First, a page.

"He's an amazing, driven, hard-working person," Zablocki said. Taking what he learned from Best, Zablocki began experimenting with all-ceramic furniture. The centerpiece of his last show before leaving the Clay Studio in 2015 was his first chair.

Zablocki did his post-baccalaureate study at Montana State University, where ceramicist Josh DeWeese heads the program. DeWeese helped line up Zablocki a monthslong gig as a studio assistant for Lee Hun Chung, a South Korean ceramic artist. Chung, who Zablocki called "an amazing designer," makes furniture and apprenticed Zablocki in the art.

"I came back from Korea with all this energy to build my own work," he said. He made a table long enough to seat six people at matching black-ceramic stools. The ends of the table were large ceramic pieces and the tabletop itself was wood, like a butcher's block. Le Petit Outre displayed it in December 2016.


Guild contacted him and began discussing items they wanted for the storefront, including his sculptures, cubist forms with strong lines either curving or sharp, plus furniture and chairs.

Zablocki said pieces conjure a certain feeling when they're scaled up in size, "taking some command" when you walk into a room.

You might not realize the chairs, which weigh upward of 300 pounds, are hollow unless give one a light tap and hear a light reverberation.

They're constructed from flattened slabs of a clay body he mixes himself that's intended to bear extra weight. His design for the interior has structural supports; the parts of the exterior where it appears damaged come courtesy of bricks and other tools.

"I'm quite destructive with it," he said. He adds clay and takes it away or carves it up, loosely following the small-scale models he makes in advance. Stark, smooth sections are balanced by the cratered ones.

For Guild, he built a new type of furniture, a bench that measures three feet in length and a foot and a half in height. It has a diamond-quilted texture that he said was complicated to create — creating the indentations for the lines risks cracking.

The high heat of wood firing is rough on ceramics. The chair sat in coal beds for five or six days, resulting in the heavy surfaces. The quilted bench has a blackened coloring in some sections.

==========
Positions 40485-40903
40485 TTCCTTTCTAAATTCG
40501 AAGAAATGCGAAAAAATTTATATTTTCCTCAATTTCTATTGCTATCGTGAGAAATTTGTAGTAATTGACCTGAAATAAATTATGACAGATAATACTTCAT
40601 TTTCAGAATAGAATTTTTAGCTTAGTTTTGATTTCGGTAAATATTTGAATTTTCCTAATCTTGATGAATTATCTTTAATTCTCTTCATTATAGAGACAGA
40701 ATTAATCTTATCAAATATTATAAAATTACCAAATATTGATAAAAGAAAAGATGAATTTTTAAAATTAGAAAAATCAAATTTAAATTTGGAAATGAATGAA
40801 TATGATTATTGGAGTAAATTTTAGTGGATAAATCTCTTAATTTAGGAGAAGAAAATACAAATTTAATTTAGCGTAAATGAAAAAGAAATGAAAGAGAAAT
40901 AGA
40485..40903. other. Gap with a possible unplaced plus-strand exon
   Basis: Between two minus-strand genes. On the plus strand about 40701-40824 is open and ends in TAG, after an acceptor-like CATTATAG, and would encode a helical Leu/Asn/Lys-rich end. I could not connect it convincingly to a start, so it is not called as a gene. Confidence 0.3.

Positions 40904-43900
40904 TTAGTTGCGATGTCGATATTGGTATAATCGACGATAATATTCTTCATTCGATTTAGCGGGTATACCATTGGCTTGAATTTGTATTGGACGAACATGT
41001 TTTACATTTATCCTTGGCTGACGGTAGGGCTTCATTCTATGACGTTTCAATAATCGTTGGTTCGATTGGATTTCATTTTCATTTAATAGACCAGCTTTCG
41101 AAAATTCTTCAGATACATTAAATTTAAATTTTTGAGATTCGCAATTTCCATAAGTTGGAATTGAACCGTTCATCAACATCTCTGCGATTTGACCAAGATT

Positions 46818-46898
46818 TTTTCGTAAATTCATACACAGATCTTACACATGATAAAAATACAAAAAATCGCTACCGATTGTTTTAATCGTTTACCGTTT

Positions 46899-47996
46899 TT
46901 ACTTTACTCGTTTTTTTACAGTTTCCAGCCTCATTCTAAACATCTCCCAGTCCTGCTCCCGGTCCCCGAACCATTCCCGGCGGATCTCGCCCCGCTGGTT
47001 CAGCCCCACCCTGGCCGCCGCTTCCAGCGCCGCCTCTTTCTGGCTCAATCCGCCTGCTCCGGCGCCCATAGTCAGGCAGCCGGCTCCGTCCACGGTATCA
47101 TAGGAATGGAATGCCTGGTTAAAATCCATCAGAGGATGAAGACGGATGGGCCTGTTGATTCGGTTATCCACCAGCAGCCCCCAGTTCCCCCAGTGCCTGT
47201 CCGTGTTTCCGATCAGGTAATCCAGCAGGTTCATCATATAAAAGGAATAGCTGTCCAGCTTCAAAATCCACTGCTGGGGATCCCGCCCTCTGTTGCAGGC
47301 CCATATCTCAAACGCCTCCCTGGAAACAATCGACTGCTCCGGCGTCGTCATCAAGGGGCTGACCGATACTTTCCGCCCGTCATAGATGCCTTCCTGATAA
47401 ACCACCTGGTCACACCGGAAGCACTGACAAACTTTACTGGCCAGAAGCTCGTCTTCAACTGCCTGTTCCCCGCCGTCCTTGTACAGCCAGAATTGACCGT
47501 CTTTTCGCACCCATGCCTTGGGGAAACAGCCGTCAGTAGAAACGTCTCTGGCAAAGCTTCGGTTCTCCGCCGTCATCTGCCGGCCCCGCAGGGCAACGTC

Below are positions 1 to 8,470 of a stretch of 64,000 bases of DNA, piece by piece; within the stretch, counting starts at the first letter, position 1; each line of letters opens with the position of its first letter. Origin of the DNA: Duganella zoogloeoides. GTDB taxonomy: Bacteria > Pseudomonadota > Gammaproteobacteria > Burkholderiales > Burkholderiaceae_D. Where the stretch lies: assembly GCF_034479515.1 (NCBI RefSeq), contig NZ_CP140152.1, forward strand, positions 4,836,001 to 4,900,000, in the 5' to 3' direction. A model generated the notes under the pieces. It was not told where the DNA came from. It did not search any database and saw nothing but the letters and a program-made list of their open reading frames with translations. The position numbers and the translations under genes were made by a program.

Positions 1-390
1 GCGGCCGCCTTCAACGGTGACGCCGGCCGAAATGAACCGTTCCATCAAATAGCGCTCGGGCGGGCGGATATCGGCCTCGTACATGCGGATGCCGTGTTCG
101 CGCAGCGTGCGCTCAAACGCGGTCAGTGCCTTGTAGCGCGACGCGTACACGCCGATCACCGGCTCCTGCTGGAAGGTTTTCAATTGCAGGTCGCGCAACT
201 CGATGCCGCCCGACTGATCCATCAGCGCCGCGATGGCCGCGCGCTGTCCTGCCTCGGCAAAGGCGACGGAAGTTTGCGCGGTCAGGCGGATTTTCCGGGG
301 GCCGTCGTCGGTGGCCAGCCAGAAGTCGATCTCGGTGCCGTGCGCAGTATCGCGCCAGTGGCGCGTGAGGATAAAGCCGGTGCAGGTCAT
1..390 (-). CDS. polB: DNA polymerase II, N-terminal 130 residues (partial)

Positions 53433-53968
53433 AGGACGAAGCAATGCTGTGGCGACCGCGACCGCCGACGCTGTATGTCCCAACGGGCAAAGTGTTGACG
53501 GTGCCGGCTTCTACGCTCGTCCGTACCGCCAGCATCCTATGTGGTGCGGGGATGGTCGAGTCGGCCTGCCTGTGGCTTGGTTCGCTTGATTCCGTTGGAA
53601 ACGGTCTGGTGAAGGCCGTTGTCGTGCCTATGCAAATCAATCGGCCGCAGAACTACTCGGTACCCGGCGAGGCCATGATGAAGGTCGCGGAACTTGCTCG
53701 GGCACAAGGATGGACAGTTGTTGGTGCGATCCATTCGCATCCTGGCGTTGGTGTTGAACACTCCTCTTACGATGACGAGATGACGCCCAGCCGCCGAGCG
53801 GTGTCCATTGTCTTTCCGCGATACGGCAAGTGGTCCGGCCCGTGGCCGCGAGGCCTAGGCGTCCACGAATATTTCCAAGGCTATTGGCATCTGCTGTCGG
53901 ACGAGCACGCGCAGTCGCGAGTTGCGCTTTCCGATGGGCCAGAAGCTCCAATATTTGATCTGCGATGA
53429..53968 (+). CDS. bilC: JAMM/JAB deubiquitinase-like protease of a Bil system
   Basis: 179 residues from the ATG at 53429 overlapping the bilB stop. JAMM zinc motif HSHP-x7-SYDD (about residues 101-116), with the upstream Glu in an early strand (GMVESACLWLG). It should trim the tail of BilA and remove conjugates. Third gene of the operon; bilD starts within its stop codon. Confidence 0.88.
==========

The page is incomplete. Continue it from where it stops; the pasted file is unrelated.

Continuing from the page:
"I need to have change and growth," he said. "I want my work to keep on growing; I don't want to just be stagnant the whole time."

He likes to place his pieces down in the firebox to get some of those effects, which is risky despite the precautions he takes. It could break, an outcome that he's abnormally blase about.

"When ceramics break, it makes more room for growth," he said. "I've lost a lot of work in my life, and you can either dwell on it or get over it and go forth and forget about it."

He once built a pot so tall he could fit inside of it. After transporting it in the back of a truck, up winding logging roads to the kiln, it fell apart when they were removing it from the pickup. He laughs when telling the story, where many people would seem traumatized talking about hours and hours of work disappearing in a second.


Zablocki criss-crossed the country, studying with artists and supporting himself by working restaurant jobs — he specializes in Italian food.

In the summers, he has another business: Kiln Bread. He and a former co-worker from Le Petit, Dan Venturella, bake European-style recipes to sell at the Saturday market. They make their own cultures and mill some of the grain, and bake it in a custom wood-fired oven.

He just bought a house with his fiancee, who supported him through moves and career changes that come with an art career. Even with a new place, he'll probably continue working out of his current studio space at Steve Saroff's place. The two became close friends after Saroff took a class at the Clay Studio. They redid Saroff's studio, and the shared workspace keeps him from "talking to the pots" during the long days at work.

"I've always had this net of support that's around me," he said. Art was just a small part of it.

"I've had people around me who've just been amazing."